There are a lot of things that I miss. It is one thing to not have seen a bagel for a year, it's another of a completely different magnitude to endure being bereft of my substantial audio and LP collections (in NYC). Although I am satisfied with my humble systems here, I know there is a divide. But as I write, I'm listening to Bruckner (Hrusa, Bamberg, Accentus; loud, there is no other way) and I remain totally entranced by the master's music. Readers who have gone along with me during these covid times would know even in NYC I mostly streamed music on smaller systems than went through the ritual of FMJ on the big rig. So, in that respect, being in China is not that much different. Classical music as spiritual fulfillment (at least at home) is not a problem here at all (other genres too, as you wish). I can have, at will, as I prefer, Bach in the morning, Brahms or Bruckner when the light dims. Note: it is important that one finds one's own path; music knows no borders and is a life-long companion and spiritual nourishment. However, the average audiophile may be the last to know.

Of course, I’d prefer to listen to live music, and I have a few times here, chronicled in my companion blog. Problem is, given the super-strict protocols here, these seem to have disappeared recently. My favorite local orchestra, Shenzhen Symphony, has basically used their limited slots to support national and local interests, like concerts for young and emerging composers, which I both support but would not attend. Not much chance to hear Bruckner and whatever. But I also notice that in NYC concerts are happening at full capacity. Should I be in NYC, would I attend? I wonder, but personally I’d hesitate, as I cannot be assured of the vaccination status of everyone else (of course I am vaccinated), and we all know enforcement is difficult, even perilous. The brave new world...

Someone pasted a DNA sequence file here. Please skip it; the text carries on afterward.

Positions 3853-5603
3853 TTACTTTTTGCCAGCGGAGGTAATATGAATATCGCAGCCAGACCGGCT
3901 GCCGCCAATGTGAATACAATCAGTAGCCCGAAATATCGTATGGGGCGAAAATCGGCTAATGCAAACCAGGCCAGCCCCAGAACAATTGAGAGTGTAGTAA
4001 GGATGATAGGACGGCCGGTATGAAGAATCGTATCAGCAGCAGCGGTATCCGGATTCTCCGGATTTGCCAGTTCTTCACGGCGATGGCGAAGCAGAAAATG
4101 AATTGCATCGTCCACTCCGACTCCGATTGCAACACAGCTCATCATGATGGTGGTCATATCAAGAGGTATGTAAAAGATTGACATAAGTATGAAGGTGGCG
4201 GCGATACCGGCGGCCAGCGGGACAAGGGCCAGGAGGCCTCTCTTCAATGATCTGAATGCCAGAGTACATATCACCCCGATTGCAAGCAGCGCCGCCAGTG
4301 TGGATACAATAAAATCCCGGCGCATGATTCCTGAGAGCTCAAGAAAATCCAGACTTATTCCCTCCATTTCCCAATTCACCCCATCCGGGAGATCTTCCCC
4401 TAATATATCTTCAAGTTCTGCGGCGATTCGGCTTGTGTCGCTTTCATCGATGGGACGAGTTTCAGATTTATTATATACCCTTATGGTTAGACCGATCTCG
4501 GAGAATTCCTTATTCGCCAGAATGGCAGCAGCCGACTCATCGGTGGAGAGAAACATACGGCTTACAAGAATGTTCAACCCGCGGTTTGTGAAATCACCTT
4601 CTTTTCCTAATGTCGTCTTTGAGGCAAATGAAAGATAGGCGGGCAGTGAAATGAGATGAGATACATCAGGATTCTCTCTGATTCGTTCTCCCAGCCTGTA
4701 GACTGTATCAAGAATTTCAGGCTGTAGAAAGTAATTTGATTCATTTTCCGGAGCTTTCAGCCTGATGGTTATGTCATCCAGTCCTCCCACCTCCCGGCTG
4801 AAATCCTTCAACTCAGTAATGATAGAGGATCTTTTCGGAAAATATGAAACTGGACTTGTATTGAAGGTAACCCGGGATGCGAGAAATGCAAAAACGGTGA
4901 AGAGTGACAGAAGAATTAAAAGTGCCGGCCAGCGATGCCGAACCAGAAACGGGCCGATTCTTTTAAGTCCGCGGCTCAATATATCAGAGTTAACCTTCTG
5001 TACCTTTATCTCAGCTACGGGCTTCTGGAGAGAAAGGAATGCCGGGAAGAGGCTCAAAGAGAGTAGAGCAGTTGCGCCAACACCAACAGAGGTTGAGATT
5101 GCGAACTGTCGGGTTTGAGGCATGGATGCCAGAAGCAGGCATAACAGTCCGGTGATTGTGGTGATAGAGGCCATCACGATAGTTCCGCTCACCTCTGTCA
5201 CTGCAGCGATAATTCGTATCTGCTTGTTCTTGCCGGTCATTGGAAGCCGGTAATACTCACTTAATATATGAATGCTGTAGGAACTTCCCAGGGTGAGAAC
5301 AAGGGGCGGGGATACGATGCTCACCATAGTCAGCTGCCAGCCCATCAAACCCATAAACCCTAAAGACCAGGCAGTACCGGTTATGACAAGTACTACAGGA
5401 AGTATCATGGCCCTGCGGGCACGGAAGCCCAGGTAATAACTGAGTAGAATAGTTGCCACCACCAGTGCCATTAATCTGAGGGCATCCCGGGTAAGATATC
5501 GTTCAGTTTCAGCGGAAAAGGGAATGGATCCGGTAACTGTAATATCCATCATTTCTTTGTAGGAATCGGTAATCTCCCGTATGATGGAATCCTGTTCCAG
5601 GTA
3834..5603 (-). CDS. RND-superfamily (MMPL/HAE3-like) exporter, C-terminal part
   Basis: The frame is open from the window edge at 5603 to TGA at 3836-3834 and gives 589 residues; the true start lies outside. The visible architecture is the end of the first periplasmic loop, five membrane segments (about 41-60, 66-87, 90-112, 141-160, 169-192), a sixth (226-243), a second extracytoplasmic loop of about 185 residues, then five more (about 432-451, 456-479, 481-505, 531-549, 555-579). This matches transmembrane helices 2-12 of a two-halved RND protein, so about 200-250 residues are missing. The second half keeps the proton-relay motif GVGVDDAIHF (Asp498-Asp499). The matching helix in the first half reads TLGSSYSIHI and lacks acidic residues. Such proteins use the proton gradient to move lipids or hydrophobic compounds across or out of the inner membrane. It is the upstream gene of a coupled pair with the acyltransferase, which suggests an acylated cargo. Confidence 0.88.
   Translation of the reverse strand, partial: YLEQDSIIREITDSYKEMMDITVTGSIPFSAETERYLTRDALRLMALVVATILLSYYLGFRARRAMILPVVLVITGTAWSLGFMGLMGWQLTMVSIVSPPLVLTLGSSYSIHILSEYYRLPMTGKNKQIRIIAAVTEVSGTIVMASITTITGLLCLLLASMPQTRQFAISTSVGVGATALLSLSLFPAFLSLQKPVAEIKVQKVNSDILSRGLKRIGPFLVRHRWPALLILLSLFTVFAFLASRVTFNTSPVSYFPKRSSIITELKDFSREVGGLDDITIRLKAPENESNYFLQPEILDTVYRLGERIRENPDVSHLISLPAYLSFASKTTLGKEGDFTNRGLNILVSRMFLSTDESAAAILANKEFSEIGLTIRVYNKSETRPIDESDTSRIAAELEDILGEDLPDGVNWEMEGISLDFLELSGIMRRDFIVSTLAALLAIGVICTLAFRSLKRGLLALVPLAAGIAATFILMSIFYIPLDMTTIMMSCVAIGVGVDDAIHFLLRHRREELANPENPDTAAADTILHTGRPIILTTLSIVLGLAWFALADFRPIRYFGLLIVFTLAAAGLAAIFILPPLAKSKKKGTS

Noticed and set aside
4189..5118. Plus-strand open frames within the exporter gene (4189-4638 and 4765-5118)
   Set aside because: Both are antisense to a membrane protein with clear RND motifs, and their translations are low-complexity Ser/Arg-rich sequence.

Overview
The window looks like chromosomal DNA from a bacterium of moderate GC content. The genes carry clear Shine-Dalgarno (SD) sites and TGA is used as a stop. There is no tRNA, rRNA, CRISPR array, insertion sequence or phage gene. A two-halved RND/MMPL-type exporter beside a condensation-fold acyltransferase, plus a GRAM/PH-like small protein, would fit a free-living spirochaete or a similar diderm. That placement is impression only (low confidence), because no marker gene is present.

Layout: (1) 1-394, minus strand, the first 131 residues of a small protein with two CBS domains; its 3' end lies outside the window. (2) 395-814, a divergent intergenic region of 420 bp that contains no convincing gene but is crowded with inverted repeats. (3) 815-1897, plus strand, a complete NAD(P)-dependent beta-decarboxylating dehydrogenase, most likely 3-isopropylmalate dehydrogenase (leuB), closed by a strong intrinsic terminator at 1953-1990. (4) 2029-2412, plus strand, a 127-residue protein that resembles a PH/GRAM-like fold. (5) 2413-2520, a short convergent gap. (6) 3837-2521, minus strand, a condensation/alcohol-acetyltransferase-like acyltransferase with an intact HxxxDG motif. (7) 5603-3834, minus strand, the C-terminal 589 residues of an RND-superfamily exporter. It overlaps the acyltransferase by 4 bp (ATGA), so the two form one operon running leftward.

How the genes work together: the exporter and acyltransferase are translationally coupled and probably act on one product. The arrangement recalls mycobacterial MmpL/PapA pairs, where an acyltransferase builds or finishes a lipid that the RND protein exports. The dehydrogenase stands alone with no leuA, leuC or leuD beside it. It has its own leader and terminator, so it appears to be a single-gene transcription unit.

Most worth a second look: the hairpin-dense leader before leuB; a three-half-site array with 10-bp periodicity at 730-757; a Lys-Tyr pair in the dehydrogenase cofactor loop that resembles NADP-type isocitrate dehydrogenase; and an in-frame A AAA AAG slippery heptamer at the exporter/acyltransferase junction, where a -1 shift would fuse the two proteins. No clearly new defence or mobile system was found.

Having less audio means more time for other things and that means I read more now. Given that this is China and that even in translation I prefer to read in English, finding the right books to read can be challenging, but it can be done.

The Library
As the libraries here are mostly open (QR Health Code always needed; with only occasional closings or capacity restrictions), I have resumed my habit of going regularly (true for my time in pre-pandemic Hong Kong and NYC).

In a way, the library is the most cosmopolitan, and international, place on earth, where one can read about all sorts of things. Would you not be curious what a library (or a bookshop) in a communist country looks like? Here's the gist:

Local Authors and Publications Books are of course in Chinese. Unlike the West, where publishing (aside from university presses) is controlled by a few international mega firms, China has a huge number of publishers, and each province (and many cities) has its own (sometimes several). Mind you, we exclude digital platforms here. Of course, given the government censorship, variety and true ingenuity, not to mention penetrating analysis and satire, are limited. One will not find any account of June 4th, 1989, nor will one find non-official-sanctioned biographies of government figures, even party idols. As monopolistic politics pervades everyday life, self-censorship takes a toll on creativity. Non wonder many innately talented political writers “choose” to take to analyzing ancient dynasties, particularly the Ming, when China was particularly prosperous. These historical reconstructions are ubiquitous, but perhaps they serve as a commentary on how writers circumvent censorship - if they cannot freely speak about the now, they can do more with the past. Overall, I’d say the quality of offerings, particularly in more strait-jacketed non-fiction, is a rung down from the best in the West. One other thing that I find utterly frustrating is the utter lack in English citation in things as simple as proper names, be it a city or a park. Let’s face it, English is a world language; at least its alphabets are familiar to everyone. Chinese pinyin word input uses alphabets and are universally taught, and that is why I learnt it and use it to write Chinese. Here in China, even the almost illiterate knows some alphabets. So it’s doubly frustrating to read in an otherwise fine article in a Chinese magazine only the Chinese transliteration for proper names. In most cases, I can re-construct it, but it can be exasperating sometimes, especially when it comes to Greek Gods (often seen in school texts) and exotic little towns mentioned in travel mags (given the rise of middle class, a thriving sector) that one wants to know about.